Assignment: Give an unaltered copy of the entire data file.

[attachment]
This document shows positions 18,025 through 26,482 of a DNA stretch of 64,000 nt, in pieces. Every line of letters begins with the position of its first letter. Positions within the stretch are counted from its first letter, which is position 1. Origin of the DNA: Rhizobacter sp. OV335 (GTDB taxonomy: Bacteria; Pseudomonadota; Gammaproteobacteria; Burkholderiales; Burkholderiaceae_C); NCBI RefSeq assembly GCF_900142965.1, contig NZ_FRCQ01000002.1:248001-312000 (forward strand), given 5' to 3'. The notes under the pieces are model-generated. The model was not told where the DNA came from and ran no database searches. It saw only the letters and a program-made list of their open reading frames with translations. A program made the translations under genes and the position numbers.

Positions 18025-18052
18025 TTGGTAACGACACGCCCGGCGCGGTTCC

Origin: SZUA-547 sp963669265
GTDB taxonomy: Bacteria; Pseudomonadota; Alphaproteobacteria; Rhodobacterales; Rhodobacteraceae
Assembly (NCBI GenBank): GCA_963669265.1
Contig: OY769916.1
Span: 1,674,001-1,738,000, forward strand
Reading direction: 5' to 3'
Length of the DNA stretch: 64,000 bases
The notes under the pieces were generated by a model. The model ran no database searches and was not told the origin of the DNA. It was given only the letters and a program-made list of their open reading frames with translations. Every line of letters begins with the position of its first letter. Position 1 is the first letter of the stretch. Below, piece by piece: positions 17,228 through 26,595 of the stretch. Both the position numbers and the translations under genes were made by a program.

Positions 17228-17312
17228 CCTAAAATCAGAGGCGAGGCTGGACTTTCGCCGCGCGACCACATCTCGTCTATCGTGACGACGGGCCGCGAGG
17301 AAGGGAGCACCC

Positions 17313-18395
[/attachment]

This document shows positions 18,025 through 26,482 of a DNA stretch of 64,000 nt, in pieces. Every line of letters begins with the position of its first letter. Positions within the stretch are counted from its first letter, which is position 1. Origin of the DNA: Rhizobacter sp. OV335 (GTDB taxonomy: Bacteria; Pseudomonadota; Gammaproteobacteria; Burkholderiales; Burkholderiaceae_C); NCBI RefSeq assembly GCF_900142965.1, contig NZ_FRCQ01000002.1:248001-312000 (forward strand), given 5' to 3'. The notes under the pieces are model-generated. The model was not told where the DNA came from and ran no database searches. It saw only the letters and a program-made list of their open reading frames with translations. A program made the translations under genes and the position numbers.

Positions 18025-18052
18025 TTGGTAACGACACGCCCGGCGCGGTTCC

Origin: SZUA-547 sp963669265
GTDB taxonomy: Bacteria; Pseudomonadota; Alphaproteobacteria; Rhodobacterales; Rhodobacteraceae
Assembly (NCBI GenBank): GCA_963669265.1
Contig: OY769916.1
Span: 1,674,001-1,738,000, forward strand
Reading direction: 5' to 3'
Length of the DNA stretch: 64,000 bases
The notes under the pieces were generated by a model. The model ran no database searches and was not told the origin of the DNA. It was given only the letters and a program-made list of their open reading frames with translations. Every line of letters begins with the position of its first letter. Position 1 is the first letter of the stretch. Below, piece by piece: positions 17,228 through 26,595 of the stretch. Both the position numbers and the translations under genes were made by a program.

Positions 17228-17312
17228 CCTAAAATCAGAGGCGAGGCTGGACTTTCGCCGCGCGACCACATCTCGTCTATCGTGACGACGGGCCGCGAGG
17301 AAGGGAGCACCC

Positions 17313-18395